The Swiss franc was pegged to the euro in 2011. For three years this was uneventful, but in January this year the move came under attack. Waves of buyers seeking a safe haven from a weakening euro forced the Swiss authorities to abandon the peg and set the franc free to soar through its ceiling.
This led to eye-watering losses among foreign currency dealers and others who had failed to see the possibility of this happening and who were short of Swiss francs. Some spread-betting companies and forex trading firms that encouraged retail investors to borrow money to bet against currency movements were wiped out – as were their customers. The City is still trying to clear up the mess.
The blameless game
Interestingly, no one seems to think it is their fault. Even Goldman Sachs has a ready excuse. Its Chief Financial Officer, Harvey Schwartz, described
the movement that followed the franc’s unpegging as a 20-plus standard deviation occurrence. In effect, what he was saying was that it was the type of thing that its risk-control models predicted could happen only once every billion or so years, and that no reasonable person would factor this possibility into their calculations. No one was to blame.
Goldman has form in this area. Testifying before a Senate Committee in the aftermath of the 2008 financial crash, Schwartz’s predecessor David Viniar similarly described the events of that time as “25 standard deviation events, several days in a row”. He explained that not only did a once-in-a-billion-years event happen; it happened again the following day and indeed several other days thereafter. Again, his defence was that this kind of movement was so unusual it could not possibly be foreseen, and no one could possibly run a business on the basis that it was likely to happen.
Missing a link?
Now, there are some out there who might indeed believe the unpegging of the Swiss franc is something that is likely to have happened only once since the dawn of creation. And there are others who might subscribe to an alternative explanation: perhaps the information in the model was incomplete and so it gave the wrong signal.
Most such models are rooted in financial markets theory that assumes that prices revert to the mean over time. This means that they assume a normal or standard distribution – commonly known as a bell curve – in assessing the probability of an event happening. In a normal distribution, deviations of one or two from the mean do not count as extreme events, but when you get to five, let alone 20 standard deviations, you are way off the scale. However, as the Bank of England’s Chief Economist Andrew Haldane has pointed out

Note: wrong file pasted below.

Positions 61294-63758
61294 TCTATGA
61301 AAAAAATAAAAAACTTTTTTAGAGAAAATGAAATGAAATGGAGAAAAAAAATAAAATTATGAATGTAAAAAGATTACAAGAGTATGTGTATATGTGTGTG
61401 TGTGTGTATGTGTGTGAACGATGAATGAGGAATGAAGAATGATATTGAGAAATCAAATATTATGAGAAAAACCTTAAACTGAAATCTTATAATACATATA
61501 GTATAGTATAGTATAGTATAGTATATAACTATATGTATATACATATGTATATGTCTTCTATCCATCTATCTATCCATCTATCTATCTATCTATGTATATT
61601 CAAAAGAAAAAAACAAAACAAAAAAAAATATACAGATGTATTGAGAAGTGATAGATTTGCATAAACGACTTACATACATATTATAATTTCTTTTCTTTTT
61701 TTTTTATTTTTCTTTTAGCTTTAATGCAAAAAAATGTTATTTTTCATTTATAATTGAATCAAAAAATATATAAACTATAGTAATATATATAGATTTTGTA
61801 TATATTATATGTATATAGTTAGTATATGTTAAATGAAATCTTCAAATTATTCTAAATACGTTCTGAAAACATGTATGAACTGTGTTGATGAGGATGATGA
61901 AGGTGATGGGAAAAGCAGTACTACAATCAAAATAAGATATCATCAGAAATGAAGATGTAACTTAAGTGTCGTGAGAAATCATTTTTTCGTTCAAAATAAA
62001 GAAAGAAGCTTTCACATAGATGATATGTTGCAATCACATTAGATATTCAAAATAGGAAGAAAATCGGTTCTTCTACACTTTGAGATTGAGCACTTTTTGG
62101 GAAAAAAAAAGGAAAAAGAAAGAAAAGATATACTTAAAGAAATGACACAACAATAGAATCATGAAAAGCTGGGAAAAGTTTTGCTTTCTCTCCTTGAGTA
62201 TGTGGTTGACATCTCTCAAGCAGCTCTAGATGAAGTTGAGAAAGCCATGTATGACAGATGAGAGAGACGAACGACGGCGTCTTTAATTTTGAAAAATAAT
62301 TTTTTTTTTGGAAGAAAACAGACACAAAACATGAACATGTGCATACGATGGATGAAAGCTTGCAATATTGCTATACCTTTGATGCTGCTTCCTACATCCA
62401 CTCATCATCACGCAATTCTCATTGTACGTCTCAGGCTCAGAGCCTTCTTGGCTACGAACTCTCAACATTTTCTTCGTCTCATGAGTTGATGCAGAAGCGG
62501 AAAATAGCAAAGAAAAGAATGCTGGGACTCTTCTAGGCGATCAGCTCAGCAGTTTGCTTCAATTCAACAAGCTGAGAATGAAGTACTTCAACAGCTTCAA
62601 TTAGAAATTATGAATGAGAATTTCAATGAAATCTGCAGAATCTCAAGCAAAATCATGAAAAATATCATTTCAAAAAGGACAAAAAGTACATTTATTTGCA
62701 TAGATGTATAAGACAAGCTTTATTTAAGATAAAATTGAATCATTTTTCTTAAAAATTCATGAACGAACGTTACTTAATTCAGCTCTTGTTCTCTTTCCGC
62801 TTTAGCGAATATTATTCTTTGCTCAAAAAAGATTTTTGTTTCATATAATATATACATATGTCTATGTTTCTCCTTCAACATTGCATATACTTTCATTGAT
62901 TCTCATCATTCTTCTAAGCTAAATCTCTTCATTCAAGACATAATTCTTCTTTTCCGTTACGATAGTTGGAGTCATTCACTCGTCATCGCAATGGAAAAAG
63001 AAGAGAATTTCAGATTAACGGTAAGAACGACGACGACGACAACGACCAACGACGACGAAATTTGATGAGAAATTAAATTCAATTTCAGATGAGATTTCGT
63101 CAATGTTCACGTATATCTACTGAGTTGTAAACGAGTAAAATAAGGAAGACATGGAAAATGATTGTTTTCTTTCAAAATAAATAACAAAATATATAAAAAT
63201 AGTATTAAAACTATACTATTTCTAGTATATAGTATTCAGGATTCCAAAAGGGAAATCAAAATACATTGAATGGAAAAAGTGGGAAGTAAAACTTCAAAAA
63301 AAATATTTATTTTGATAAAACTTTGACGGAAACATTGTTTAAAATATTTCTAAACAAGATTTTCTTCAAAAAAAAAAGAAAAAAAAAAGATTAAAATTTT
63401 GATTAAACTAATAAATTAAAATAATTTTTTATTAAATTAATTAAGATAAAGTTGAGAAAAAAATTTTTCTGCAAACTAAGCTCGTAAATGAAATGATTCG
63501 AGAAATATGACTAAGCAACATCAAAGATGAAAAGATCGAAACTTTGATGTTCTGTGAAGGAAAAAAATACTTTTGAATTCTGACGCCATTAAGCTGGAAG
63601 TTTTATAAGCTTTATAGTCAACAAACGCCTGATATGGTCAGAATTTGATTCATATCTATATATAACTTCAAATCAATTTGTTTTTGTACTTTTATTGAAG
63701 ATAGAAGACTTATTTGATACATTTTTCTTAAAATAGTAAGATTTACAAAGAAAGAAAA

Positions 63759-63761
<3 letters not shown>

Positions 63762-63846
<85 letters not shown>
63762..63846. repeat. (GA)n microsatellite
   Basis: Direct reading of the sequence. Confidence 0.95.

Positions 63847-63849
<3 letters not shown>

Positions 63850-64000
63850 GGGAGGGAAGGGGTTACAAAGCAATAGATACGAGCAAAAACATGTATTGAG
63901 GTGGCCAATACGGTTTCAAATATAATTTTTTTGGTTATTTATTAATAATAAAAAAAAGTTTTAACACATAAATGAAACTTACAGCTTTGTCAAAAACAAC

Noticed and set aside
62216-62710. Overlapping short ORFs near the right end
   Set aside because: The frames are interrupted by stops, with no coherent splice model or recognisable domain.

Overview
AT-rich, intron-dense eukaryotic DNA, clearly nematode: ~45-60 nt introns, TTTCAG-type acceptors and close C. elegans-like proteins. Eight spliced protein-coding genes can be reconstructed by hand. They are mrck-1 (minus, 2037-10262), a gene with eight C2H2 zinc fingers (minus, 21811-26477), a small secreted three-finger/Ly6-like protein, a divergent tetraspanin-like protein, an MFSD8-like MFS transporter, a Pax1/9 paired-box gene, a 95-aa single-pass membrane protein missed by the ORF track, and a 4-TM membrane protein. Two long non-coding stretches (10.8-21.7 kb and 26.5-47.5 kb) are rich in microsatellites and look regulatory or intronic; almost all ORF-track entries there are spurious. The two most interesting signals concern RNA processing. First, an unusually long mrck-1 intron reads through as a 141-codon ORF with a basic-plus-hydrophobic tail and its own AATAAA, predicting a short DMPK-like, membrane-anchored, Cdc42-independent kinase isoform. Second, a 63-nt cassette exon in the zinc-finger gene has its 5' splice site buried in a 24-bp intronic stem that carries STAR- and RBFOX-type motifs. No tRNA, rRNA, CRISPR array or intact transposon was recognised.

, there is precious little evidence that the financial markets theory is correct.
Market practitioners need to rediscover the difference between risk and uncertainty. Risk arises when price movements in the future can be calculated or are known. Uncertainty is when movements cannot be calculated or are unknown. Normal distribution models work on the basis that everything meaningful can be measured and the likely range of price movements can be predicted.
From one extreme to the other
In this world, uncertainty does not exist, and that allows firms to adopt trading strategies that are the equivalent of running on to a motorway to pick up pennies. Such activity makes sense if your model tells you the chance of being hit by a car is one in a billion. Given what the world has experienced these last ten years – most recently the economic slowdowns and ensuing stock crashes seen last month in China and now in Brazil – it is obvious that extreme events happen a lot more often than normal distribution models assume.
Look at the situation in China
, where the Shanghai Stock Exchange Composite enjoyed a record high only weeks before it got hammered by a 15% decline.
This is another example of where economic and financial systems have behaved more like chaotic weather patterns than anything predictable. It would make sense to develop financial models that recognise this fact.
That, however, is easier said than done. Models that reflect the world as it is, rather than as we would like it to be, would predict far more extreme events. This would pull the rug out from under a lot of trading strategies and, in turn, probably usher in demands from the authorities for much higher capital requirements for those who do trade. So, the chances are we will continue as we are. That’s why they say ignorance is bliss.
Anthony Hilton is the award-winning former City Editor of The Times and the London Evening Standard.
The original version of this article was published in the September 2015 print edition of the Review.